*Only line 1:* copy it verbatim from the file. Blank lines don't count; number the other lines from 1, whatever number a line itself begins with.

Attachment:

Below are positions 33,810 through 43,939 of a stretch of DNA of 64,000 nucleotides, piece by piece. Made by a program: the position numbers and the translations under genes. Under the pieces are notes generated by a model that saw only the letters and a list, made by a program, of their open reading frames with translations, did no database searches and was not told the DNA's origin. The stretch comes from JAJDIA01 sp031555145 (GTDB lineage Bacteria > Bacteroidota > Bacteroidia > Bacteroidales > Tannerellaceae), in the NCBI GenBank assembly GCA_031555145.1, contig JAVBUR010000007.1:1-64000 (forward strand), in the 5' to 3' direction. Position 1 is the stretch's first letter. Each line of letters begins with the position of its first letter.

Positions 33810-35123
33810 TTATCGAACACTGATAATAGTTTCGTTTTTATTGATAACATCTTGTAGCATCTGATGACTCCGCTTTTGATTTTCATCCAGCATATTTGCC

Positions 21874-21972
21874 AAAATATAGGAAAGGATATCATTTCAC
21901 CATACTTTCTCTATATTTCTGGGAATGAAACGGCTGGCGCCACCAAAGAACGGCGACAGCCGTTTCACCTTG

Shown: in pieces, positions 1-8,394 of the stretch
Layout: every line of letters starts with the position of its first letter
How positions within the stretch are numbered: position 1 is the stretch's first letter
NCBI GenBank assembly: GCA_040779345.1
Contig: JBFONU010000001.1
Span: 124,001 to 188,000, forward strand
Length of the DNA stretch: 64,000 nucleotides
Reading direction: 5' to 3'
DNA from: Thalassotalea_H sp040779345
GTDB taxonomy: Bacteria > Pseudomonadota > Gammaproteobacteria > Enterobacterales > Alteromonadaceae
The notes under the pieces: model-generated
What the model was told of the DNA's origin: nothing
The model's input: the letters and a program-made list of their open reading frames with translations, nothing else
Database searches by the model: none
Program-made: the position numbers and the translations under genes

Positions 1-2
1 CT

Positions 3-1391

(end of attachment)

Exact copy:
Below are positions 33,810 through 43,939 of a stretch of DNA of 64,000 nucleotides, piece by piece. Made by a program: the position numbers and the translations under genes. Under the pieces are notes generated by a model that saw only the letters and a list, made by a program, of their open reading frames with translations, did no database searches and was not told the DNA's origin. The stretch comes from JAJDIA01 sp031555145 (GTDB lineage Bacteria > Bacteroidota > Bacteroidia > Bacteroidales > Tannerellaceae), in the NCBI GenBank assembly GCA_031555145.1, contig JAVBUR010000007.1:1-64000 (forward strand), in the 5' to 3' direction. Position 1 is the stretch's first letter. Each line of letters begins with the position of its first letter.